Public pool operators aren’t the only ones wondering what the Pool and Spa Safety Act may mean for their facilities. Hot tub manufacturers and retailers are waiting to see how portable spas will be affected.
The law states that beginning Dec. 19, 2008, manufacturers can only sell drain covers that meet ASME/ANSI A112.19.8 – 2007. Manufacturers have developed outlets that meet the structural requirements of the standard, but there are issues about the allowed flow through the outlets.
One area, in particular, is problematic. To pass the hair-entanglement test, hot tub drains would have to be down-rated to 75 gallons per minute rather than the approximately 150- to 200 gpm required to properly operate most units.
As of press time, industry representatives were slated to make a presentation to the ASME/ANSI A112.19.8 – 2007 Standards Writing Committee on Jan. 12, proposing a wording change that would make allowances for hot-tub drains.
“We have asked them to have the test labs test these appliances … as they’re actually built because nobody can modify it, and a builder won’t install it wrong,” said Steve Barnes, chairman of the APSP Technical Committee and product manager, safety and compliance, at Pentair Pool Products. “It’s a finished product.”
APSP and spa manufacturers also hope to amend the standard to allow dual drains to be placed on separate planes in lieu of the required 3-foot separation because portable spas rarely have that much room in the foot well.
Changing the standard could take several months. In the meantime, APSP has made a few requests of the U.S. Consumer Product Safety Commission to tide the industry over.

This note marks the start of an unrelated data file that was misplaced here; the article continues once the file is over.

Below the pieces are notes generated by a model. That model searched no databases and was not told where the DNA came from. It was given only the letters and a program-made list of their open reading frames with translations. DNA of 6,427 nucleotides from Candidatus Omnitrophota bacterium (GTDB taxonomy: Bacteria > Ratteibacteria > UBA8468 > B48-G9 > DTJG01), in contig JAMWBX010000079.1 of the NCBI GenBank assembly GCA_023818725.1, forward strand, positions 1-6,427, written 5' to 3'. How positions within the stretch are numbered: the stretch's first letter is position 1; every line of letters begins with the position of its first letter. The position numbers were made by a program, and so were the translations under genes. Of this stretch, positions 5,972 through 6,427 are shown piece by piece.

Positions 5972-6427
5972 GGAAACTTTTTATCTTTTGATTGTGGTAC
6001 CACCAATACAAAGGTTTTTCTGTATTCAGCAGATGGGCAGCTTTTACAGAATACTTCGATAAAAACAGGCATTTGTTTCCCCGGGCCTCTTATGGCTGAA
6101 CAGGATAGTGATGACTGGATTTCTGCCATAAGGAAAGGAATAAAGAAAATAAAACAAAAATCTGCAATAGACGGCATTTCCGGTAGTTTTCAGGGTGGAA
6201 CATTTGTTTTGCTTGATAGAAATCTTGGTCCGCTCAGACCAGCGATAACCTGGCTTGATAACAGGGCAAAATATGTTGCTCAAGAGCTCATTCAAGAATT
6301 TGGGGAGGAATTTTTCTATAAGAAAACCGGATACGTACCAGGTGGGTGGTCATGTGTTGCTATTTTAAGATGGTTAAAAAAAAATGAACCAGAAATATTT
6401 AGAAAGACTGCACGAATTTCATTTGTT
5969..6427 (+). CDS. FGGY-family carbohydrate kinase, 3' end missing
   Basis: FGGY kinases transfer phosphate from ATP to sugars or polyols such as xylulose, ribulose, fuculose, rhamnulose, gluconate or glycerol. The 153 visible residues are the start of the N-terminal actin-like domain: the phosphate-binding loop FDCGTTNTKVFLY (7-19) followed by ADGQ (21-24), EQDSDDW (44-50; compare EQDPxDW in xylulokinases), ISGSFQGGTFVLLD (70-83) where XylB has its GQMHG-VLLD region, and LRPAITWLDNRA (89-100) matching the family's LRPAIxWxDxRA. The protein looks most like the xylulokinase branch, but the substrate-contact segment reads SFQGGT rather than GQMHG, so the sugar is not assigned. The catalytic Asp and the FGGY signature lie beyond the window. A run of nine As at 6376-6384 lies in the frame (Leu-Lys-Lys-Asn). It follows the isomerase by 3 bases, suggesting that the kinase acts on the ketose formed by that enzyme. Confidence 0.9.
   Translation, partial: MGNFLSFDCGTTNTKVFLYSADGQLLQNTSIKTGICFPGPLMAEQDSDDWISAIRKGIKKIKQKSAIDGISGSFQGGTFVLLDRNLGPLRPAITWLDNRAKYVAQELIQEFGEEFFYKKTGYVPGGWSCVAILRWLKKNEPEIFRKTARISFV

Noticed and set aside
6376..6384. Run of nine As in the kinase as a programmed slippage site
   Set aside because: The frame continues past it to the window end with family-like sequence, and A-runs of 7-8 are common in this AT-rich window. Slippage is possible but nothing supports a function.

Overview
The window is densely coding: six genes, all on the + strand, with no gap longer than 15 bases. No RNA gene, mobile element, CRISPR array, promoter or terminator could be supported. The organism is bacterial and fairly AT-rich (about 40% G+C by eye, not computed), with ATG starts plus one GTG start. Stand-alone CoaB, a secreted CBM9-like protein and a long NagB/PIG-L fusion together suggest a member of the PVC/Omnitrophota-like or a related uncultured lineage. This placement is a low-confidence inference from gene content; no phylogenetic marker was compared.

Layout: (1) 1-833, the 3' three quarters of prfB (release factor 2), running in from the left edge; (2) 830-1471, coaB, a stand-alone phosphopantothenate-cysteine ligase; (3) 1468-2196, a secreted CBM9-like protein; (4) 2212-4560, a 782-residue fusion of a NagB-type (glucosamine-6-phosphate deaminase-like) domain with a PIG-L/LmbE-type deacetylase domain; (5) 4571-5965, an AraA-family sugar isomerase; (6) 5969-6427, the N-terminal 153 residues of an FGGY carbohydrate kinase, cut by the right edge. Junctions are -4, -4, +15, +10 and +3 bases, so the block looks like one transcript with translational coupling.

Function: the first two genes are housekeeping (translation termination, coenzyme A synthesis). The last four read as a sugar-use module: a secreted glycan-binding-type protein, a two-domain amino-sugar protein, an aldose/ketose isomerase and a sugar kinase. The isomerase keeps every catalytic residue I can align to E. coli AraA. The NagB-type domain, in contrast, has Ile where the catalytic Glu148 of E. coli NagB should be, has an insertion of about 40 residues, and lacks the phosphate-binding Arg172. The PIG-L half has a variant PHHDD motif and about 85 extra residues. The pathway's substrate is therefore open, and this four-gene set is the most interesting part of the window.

First, the association has asked for a confirmation letter stating that drains made prior to Dec. 19 can continue to be sold, even if they don’t meet the ASME/ANSI standard. A similar stance recently was taken by the agency regarding the toy industry and another law.
APSP also made a proposal to address portable spas produced between Dec. 19, 2008, and June 19, 2009. The association asked that CPSC allow the current outlet designs to continue being installed on portable spas as long as the spa is tested by a nationally recognized laboratory and the outlets conform to certain requirements. The criteria state that the outlets comply with the structural requirements of the ASME/ANSI standard; that there be at least two per pump; that they be either spaced at least 3 feet apart, on multiple planes, or backed with a safety vacuum release system, suction-limiting vent or other similar system.
Some manufacturers believe that factory-made hot tubs are a wholly different product than inground spas because they are produced in a controlled environment and regularly tested by independent laboratories. Therefore, they contend that these products should not fall under the ASME/ANSI standard. Because there are no records of an entrapment occurring in a portable spa, APSP officials said the industry is hoping that CPSC will agree.
For now, hot tub professionals are waiting to find out what to do next, and many feel that their hands are tied behind their backs.
“I don’t have any idea how it’s going to work itself out, other than the fact that we cannot sell any hot tub drain covers at all,” said Raymond Thibault, general manager of Horizon Spa & Pool Parts Inc., a Tucson, Ariz.-based distributor. “The fact that we’re in one of the worst recessions we’ve seen in a long time … that’s just not very helpful.
“But I have to think that something’s going to get worked out. Something will happen in short order. I just don’t know how it’s going to manifest itself.”